What is Patent Foramen Ovale (PFO)?
Patent foramen ovale (PFO) is a flap-like opening in the heart between the upper chambers. The foramen ovale is a structure in the wall of the heart between the two upper chambers, the right atrium and left atrium. It’s present in all babies and is a critical part of the fetal circulation before birth, allowing oxygen-rich blood to flow from the right side of the heart to the left. After birth, once the baby starts to breathe on its own, right-to-left flow is no longer needed and the flap usually seals.
When the flap doesn’t fully close, it’s called a patent foramen ovale (PFO). This occurs in about one in four people, with the vast majority having no symptoms or medical problems.
Patent foramen ovale (PFO) vs. atrial septal defect (ASD)
Patent foramen ovale is one of two types of holes in the heart. The other is called an atrial septal defect (ASD).
Comparing PFO vs. ASD:
- Both PFO and ASD present as a hole between the top two heart chambers. The abnormal hole allows for a little blood to flow from one side to the other.
- A patent foramen ovale is a hole that exists in every developing baby’s heart. Usually, once a child is born and takes its first breath, the hole closes and seals permanently within a few months. PFO is when the hole fails to close.
- An atrial septal defect is a failure of tissue to grow between the top heart chambers. Unlike a PFO, it is a congenital defect that only some are born with.
- An ASD is typically a larger hole and is more likely to cause symptoms in otherwise healthy patients
- ASDs often need to be repaired whereas patients with PFO don’t often need treatment
- While PFO occurs in one of every four people, ASD is far less common, occurring in about one in 10,000 births
- There are different types of ASDs. They are each named for the location in the heart wall and may require different treatments.
Signs & Symptoms of Patent Foramen Ovale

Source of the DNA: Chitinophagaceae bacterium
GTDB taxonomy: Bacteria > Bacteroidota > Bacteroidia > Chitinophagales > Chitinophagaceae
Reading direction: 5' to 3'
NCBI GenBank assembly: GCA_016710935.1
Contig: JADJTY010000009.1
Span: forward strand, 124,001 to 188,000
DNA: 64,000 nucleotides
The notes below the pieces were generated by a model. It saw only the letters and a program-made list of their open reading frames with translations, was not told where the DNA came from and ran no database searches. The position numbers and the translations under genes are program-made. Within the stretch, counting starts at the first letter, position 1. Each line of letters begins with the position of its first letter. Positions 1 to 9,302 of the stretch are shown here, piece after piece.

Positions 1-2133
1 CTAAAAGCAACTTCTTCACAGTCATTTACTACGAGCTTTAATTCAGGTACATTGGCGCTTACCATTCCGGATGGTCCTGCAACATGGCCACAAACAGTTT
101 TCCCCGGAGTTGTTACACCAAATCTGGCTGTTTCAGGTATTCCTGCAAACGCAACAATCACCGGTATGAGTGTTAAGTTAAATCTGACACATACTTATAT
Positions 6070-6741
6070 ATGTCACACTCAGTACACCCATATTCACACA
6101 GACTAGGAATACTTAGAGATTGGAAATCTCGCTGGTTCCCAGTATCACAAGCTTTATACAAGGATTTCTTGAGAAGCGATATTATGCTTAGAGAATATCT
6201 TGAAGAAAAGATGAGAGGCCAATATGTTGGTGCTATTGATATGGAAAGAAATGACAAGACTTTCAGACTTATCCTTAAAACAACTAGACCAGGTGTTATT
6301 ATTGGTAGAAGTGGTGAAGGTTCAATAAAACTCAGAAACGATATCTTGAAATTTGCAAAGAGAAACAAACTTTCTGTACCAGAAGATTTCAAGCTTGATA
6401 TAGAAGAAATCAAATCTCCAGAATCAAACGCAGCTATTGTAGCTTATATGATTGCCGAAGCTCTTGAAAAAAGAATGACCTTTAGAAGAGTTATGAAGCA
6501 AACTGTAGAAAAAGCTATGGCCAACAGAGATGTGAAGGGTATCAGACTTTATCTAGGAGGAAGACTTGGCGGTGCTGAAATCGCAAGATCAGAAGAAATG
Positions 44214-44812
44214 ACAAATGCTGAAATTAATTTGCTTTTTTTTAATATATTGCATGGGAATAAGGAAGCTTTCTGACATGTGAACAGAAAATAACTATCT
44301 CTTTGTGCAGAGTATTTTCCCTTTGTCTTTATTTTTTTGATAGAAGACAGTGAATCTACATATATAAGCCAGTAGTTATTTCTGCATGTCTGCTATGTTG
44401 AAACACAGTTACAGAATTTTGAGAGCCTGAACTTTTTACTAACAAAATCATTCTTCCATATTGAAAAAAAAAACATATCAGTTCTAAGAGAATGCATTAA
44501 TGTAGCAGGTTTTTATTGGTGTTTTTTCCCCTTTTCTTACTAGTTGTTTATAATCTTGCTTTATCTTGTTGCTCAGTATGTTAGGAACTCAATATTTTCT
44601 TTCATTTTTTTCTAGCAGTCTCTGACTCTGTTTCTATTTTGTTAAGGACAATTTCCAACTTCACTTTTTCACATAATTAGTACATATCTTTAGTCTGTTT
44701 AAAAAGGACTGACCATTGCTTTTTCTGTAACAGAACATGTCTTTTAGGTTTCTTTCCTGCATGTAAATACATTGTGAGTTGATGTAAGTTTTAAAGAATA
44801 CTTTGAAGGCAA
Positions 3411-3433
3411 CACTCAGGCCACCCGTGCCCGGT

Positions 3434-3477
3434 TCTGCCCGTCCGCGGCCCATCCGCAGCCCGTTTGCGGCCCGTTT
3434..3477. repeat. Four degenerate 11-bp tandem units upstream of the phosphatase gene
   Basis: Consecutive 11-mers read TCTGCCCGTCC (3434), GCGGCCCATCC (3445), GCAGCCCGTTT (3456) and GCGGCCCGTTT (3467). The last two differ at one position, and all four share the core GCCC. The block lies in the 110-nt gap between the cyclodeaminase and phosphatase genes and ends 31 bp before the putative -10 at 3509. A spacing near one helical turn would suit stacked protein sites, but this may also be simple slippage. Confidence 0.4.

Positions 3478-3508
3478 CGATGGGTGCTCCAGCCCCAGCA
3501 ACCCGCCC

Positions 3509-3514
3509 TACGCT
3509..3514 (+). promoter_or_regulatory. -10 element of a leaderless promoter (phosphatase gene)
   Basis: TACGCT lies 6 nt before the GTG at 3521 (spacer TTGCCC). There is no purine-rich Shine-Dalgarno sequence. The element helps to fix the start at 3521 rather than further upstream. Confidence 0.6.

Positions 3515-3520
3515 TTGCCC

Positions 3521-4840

PFO is common, presenting in about one in four people. But more than 95% of those with the condition will never find out, as most don’t suffer PFO symptoms or health issues. Heart specialists don’t often need to diagnose or treat PFO in healthy patients. However, some people experience symptoms and complications of PFO, such as migraine headaches in adults and an increased risk of blood clots or stroke.
Complications of Patent Foramen Ovale
In general, patent foramen ovale doesn’t cause symptoms or health complications, but it can increase your risk for developing the following:
- Migraine headaches
- Blood clots
- Low oxygen levels (Platypnea orthodeoxia)
- Shortness of breath and dizziness if you suffer from low oxygen levels
- Increased chance of decompression illness (“the bends”) in scuba or deep-sea divers
- Transient ischemic attack (TIA), which may be an early warning sign of a stroke. Sometimes called a ministroke.
- Heart attack (rare)
- Vision loss
In some cases, an exam following a stroke or transient ischemic attack may be the first time a PFO is discovered in the heart.
Many of the above complications may be attributed to other heart conditions other than patent foramen ovale. Your doctor can help determine the cause.
What Causes Patent Foramen Ovale?
The cause of why a patent foramen ovale stays open in some hearts and not others is unknown.
Trust NewYork-Presbyterian for Patent Foramen Ovale Care
NewYork-Presbyterian provides world-renowned pediatric and adult cardiovascular care. Our multidisciplinary teams specialize in a range of heart conditions, including congenital heart issues such as PFO, aortic disease, pulmonary hypertension, and valvular heart disease.
Our exceptional cardiologists are familiar with the symptoms of patent foramen ovale, and can offer comprehensive diagnosis and treatment options for you or your child.